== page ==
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  3. Eric

    08/08/2012 at 8:53 pm

    The popularity of the Scrambler after so many years ought to tell park management something about smaller rides like this. Families love ’em and the park needs more to help divert people away from the big coasters and thrills. It’s been a long time since I rode the Scrambler; perhaps I’ll give it a whirl on a visit in the near future.

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  5. Byron Lopez

    08/08/2012 at 9:56 pm

    Its so wierd about a week or so when I was at the park there was a log jammer log thrown in the next to colossus

  6. JIMMY TOVAR

    08/09/2012 at 7:09 am

    As a child I used to love this ride. It was one of my all time favorites. Now I get to enjoy it with the next generation of new thrill seekers as my 7 yr old nephew. Awesome profile and thank you for not overlooking it Kurt.

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  8. DC Marvel

    08/09/2012 at 10:55 am

    Hey Kurt,

    If you dont already know which ride you’re doing next, can you do a profile on Riddler’s Revenge? I love that ride and I know it has a lot of history with Freefall and that catchy techno tune they play.

    • Josh

      08/09/2012 at 4:11 pm

      I agree. Riddler’s was my favorite ride for years! Kurt, you do really good profiles!

    • Kurt

      08/09/2012 at 7:27 pm

      Road Runner Express is almost done, then Revolution. Batman or Riddler’s should be after that, but I might squeak in Bugs Bunny World first.

  9. DC Marvel

    08/09/2012 at 11:00 am

    I noticed you did a lot of flat rides’ profiles. I like Batman: The Ride. I guess I like all the DC rides. You can probably tell by the name!

  10. Thomas

    08/09/2012 at 11:22 am

    Kurt, it is not that the ride is showing its age, it’s that Magic Mountain does not maintain their park.

    Think about it. In the off season, they are closed 5 days a week. Is it that hard to paint the park and maintain it without guests around you? SFMM chooses to let the park be this way because people are still coming to it. I wish they would put some effort into keeping it nice. I mean, they don’t even pick up the trash or empty the cans at night so the new guests in the morning get to see full trash cans.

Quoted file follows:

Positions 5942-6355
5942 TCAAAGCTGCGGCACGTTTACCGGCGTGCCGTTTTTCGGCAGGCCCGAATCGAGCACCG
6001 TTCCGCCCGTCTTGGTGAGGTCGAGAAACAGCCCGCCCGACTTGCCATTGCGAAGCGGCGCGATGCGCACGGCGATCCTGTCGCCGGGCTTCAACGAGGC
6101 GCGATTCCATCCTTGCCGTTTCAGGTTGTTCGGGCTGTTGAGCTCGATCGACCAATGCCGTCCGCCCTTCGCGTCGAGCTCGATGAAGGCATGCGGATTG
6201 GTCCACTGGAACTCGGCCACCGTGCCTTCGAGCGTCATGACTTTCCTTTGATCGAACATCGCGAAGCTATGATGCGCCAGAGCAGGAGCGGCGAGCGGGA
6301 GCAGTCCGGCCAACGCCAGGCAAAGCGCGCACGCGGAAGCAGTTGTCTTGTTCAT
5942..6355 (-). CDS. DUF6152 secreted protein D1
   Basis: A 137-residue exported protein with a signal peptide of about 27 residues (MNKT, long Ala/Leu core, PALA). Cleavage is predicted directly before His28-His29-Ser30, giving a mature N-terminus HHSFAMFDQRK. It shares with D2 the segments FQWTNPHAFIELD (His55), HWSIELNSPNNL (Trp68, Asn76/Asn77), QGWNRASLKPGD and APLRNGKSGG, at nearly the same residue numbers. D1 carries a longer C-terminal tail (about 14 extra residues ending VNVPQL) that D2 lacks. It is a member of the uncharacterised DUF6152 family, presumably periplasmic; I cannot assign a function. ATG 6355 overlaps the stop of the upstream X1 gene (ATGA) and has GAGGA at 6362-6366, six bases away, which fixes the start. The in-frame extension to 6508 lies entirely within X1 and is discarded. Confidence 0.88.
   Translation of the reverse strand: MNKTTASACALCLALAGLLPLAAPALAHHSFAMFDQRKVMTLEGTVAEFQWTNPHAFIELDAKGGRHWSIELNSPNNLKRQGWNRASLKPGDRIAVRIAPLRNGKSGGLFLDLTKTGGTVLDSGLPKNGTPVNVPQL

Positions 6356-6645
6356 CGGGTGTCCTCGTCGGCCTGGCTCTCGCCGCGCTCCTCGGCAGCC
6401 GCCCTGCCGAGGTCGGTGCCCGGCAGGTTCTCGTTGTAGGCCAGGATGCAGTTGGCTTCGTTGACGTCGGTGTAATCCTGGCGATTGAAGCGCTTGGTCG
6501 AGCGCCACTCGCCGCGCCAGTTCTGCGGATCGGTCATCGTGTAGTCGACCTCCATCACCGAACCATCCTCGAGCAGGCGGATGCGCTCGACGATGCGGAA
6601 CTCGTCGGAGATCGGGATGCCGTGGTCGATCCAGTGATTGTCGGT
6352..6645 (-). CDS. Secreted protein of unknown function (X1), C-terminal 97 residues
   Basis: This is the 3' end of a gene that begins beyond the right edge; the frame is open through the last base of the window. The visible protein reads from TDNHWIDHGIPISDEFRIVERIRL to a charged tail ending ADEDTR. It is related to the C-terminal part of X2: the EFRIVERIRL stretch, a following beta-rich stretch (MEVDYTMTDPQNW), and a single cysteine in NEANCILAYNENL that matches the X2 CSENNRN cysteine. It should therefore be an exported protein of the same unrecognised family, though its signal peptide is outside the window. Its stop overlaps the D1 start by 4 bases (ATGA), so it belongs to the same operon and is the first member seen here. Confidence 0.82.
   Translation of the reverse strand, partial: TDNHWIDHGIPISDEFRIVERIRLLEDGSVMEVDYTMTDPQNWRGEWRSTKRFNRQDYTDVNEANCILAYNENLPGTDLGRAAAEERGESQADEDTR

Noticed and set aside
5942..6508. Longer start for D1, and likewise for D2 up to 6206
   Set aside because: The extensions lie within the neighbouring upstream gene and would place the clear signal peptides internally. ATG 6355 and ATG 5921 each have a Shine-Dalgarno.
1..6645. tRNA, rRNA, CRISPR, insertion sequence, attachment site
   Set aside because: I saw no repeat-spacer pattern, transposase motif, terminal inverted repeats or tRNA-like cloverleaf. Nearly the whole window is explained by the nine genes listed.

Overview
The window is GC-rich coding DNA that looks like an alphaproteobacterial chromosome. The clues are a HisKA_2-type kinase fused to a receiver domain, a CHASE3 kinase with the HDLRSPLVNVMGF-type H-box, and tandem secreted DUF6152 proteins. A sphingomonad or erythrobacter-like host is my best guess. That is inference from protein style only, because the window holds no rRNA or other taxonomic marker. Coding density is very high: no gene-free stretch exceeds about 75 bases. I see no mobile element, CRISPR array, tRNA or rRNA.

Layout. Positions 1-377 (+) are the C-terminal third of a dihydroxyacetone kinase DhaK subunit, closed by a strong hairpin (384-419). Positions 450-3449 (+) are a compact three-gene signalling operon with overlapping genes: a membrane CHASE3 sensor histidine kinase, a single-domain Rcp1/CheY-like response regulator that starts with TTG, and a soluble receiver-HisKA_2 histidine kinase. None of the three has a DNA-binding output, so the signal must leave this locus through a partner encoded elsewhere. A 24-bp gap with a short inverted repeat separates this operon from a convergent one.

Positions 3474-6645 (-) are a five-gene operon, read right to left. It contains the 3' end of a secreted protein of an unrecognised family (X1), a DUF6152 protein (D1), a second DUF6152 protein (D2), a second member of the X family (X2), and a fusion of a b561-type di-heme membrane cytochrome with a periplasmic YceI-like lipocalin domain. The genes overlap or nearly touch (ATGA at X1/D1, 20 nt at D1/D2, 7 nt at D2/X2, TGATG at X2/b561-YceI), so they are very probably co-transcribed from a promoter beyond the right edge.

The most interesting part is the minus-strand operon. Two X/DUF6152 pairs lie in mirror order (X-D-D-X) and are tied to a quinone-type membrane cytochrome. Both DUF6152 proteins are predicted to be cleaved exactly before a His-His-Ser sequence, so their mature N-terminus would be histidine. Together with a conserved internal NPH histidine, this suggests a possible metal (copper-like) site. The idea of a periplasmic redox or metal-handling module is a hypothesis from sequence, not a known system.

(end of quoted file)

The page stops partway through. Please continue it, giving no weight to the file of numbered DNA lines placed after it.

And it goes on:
Look at the fact they ripped out the log jammer and there has been ZERO construction on the new roller coaster for next year. The log jammer would be of some benefit right now with this heat.

    • WolfenDragoon

      08/09/2012 at 4:54 pm

      I have notice six flags generally waits until off season to commence ground breaking on new rides (or at least larger ones, correct me if im wrong) to avoid having the hassle of closing paths for vehicles and personel to access the site.

    • Kurt

      08/09/2012 at 7:35 pm

      I don’t think they would have had time to rip out Log Jammer and install the new ride before the opening of the 2013 season if they hadn’t started until after the 2012 season had ended.

  11. Byron Lopez

    08/09/2012 at 11:48 am

    Ha one time I came with a journalism partner during construction of lex we were going to test flat rides he took the right side of the park I took the left and one of the flat rides I tested was scrambler there were no seats left so I was asked to ride with a maybe 14 year old kid who maybe weight 250 to 280 and I was like 110 when the ride started he didn’t even bother not trying to go on top of me

  12. Byron Lopez

    08/10/2012 at 9:50 am

    Don’t forget the up charge attractions

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  18. Justin Lowery

    06/27/2014 at 9:42 pm

    Is there a standard or a maximum height setting for the carriage compartments to be off of the ground?

    • The Coaster Guy

      06/29/2014 at 9:45 pm

      I have no idea. High enough not to scrape the ground? 😉

      • cottonball carl

        07/20/2015 at 2:23 am

        HI, Coaster guy
        Would you by any chance know where I could get a set of SCRAMBLER PLANS ? I build working models,& I want to build a working scale model of THE AWESOME RIDE “THE SCRAMBLER”
        THANKS FOR ANY HELP YOU MAY HAVE.
        Gary.